How did visits to Paris shape Jacqueline Bouvier, Susan Sontag, and Angela Davis?
So what I found most striking about Kaplan's book was its relation not to France, but to America. It's a book, to some extent, about the desirability of abandoning or attenuating one's Americanness. “I am very attached by temperament to the status of the foreigner,” Sontag said in a French radio interview. “Even though I live there, I don't feel like a New Yorker.” And there’s this really hopeless note that Jacqueline Kennedy wrote to Oleg Cassini on the eve of her husband's inauguration:
Put your brilliant mind to work for a day—Coats—dresses for public appearances—lunch & afternoon that I would wear if Jack were President of FRANCE—très Princesse de Rethy mais jeune.
“Well, at least she didn’t say King!” quips Kaplan.
Each of Kaplan's subjects could be said to represent a different aspect of American ideas of France: Jacqueline Bouvier, brought up in wealth and privilege, embodies the love of French aestheticism, of social elegance, art and fashion; Susan Sontag, so haughty and self-regarding, the unabashedly lofty cerebralism of the French intelligentsia; Angela Davis recalls the soixante-huitards, the idealism and intensity of the Parisian political left of the postwar period and by extension, of the modern European left that those years engendered. (Indeed, Davis soon left Paris to study with Adorno in Germany.)
Kaplan's attempts to paint Jacqueline Kennedy Onassis as an intellectually gifted woman are belied by a hundred little details she reports herself, like this tart jibe from Olivier Todd's biography of Malraux: “She's good at talking about books, even the ones she hasn't read.” There are excerpts from her essays for a Vogue competition; there's a paragraph from a book she edited at Doubleday. All are striking in their lack of originality or interest. France, for Jacqueline Kennedy, was like a beautiful dress or a carefully-put-together room: Something you pose in.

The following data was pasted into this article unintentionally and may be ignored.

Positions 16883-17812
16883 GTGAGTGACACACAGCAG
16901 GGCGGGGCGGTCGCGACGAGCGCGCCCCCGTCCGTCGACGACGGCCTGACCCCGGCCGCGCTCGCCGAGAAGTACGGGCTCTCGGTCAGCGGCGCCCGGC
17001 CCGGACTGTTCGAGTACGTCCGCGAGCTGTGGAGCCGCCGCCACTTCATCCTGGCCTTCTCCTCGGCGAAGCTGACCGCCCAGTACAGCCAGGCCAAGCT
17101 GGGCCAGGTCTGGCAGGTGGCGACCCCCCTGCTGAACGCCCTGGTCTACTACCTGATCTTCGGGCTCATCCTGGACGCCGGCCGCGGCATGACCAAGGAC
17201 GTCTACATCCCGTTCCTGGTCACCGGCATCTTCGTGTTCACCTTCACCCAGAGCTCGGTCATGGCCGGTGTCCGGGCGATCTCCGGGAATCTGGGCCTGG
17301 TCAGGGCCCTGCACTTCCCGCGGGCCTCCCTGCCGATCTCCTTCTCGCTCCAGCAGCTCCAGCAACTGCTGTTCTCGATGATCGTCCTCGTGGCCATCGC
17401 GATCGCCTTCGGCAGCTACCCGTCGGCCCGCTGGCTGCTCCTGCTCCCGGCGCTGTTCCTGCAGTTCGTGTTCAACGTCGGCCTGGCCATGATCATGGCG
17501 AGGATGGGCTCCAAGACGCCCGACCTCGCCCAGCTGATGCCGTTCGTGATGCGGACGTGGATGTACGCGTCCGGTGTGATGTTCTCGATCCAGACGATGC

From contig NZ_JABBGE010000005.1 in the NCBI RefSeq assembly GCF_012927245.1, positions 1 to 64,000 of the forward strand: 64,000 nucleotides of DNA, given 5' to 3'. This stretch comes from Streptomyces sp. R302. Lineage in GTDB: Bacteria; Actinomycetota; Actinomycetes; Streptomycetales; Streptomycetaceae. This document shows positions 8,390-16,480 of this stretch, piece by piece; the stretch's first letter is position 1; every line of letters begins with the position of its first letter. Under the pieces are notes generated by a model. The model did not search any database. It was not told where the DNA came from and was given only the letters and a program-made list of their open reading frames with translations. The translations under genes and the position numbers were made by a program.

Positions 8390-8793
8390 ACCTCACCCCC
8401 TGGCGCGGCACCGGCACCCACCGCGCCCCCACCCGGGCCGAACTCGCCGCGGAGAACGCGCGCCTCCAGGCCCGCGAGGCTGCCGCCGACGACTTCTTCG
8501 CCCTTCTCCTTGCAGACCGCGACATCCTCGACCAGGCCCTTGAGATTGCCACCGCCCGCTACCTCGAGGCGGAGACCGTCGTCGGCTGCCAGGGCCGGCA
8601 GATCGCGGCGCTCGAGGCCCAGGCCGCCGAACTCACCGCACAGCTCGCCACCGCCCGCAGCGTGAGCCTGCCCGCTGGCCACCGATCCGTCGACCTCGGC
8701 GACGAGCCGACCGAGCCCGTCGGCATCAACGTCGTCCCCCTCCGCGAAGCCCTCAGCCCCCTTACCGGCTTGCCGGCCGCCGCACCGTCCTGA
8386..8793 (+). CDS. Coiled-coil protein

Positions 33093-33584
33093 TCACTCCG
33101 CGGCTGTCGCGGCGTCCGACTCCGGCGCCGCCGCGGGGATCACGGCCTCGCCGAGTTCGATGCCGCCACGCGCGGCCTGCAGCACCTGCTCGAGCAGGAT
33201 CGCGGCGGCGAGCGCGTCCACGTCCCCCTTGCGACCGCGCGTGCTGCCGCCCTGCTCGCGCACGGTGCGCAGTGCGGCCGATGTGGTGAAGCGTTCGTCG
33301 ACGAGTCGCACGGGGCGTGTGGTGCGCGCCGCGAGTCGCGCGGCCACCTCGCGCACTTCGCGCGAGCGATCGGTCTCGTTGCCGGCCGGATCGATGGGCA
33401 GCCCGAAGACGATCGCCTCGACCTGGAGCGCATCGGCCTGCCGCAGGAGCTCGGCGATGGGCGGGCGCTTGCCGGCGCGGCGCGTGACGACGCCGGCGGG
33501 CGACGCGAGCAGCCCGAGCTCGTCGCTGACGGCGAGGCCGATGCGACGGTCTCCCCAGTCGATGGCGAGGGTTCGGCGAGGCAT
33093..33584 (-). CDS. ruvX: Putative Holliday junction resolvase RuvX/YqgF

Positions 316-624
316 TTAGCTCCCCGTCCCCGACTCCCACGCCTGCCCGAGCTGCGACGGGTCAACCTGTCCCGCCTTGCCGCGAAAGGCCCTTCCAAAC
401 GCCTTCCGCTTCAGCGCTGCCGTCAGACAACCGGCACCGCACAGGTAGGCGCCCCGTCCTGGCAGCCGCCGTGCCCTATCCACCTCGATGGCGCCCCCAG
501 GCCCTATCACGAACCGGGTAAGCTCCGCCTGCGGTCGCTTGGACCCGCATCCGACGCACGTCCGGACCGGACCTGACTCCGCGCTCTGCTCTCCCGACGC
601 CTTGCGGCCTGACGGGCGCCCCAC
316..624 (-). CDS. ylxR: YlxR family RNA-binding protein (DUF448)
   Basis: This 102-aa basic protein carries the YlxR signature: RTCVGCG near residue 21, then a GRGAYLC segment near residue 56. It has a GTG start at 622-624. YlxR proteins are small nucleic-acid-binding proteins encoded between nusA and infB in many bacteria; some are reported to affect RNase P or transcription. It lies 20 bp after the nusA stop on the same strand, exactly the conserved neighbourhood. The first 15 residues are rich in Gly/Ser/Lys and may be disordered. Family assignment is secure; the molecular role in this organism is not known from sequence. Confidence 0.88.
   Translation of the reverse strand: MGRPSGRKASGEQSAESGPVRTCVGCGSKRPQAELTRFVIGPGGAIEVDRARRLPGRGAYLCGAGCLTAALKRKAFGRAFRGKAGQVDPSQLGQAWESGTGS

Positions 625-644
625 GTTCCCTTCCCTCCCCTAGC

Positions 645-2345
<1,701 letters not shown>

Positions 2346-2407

Sontag, too, seems a titanic poser. In this 1979 Apostrophes interview cited in Kaplan's book, Sontag is joined by the likes of Robert Doisneau and Helmut Newton in a conversation about photography. Weirdly, Sontag claims that a camera is like a passport into people's private lives; that you grant them importance by taking their photographs, so they let you right in. The panelists express a little well-bred skepticism. Well, she replies, perhaps the French have a more difficult character than do Americans, who are extremely docile and flattered around a camera. “And are you flattered when people want to take your photo?” comes the friendly but pointed question from presenter Bernard Pivot. “I'm embarrassed,” Sontag responds girlishly.
Where Kaplan sees reverence toward Sontag in this interview, I see an agreeable willingness to sock it to her on the part of her French interlocutors. Perhaps Kaplan's earlier work as a historian (on collaborators and Holocaust deniers in postwar France), very serious in character, led her to take it pretty easy on Sontag and Onassis, whose chief crimes were dingbattery and pretentiousness.
Davis is by far the most fluent and most vital of the three. Just watch her speaking French. She had a point to make which had nothing to do with making herself seem smart or cool or beautiful or elegant or the greatest speaker of French, even. And yet Davis is all of these things. The intensity of her desire to understand, and to make herself understood, is transcendental. "A political thinker and an analyst of society, Angela Davis considered her individual adventure important only in the way it might illuminate society," Kaplan writes. In any language the immediacy of what a person has to say will surmount whatever obstacles her questionable vowels might put in the way. Because it is not a matter of pruning one's character as if it were a bonsai. Real language happens when there is someone to speak and someone to hear.
If this pleasurable book never quite convinced me of the story it wanted to tell, maybe that’s just because my experience is so markedly different from the author's. And that’s totally okay. Perhaps Francophilia itself, the dreaming in French, is largely inexplicable, like the charm, impenetrable to some and irresistible to others, of foie gras, or Foucault. Maybe the mystery should be left as a sophomore French major I know left it recently, when she was asked, why? Why French? And she replied, “Je ne sais pas, quelque chose m'a pris.” I don't know, something just took hold of me.
See all the pieces in the new Slate Book Review.
Maria Bustillos is a Los Angeles-based writer and critic. She is the author of Dorkismo, and a frequent contributor to the Awl.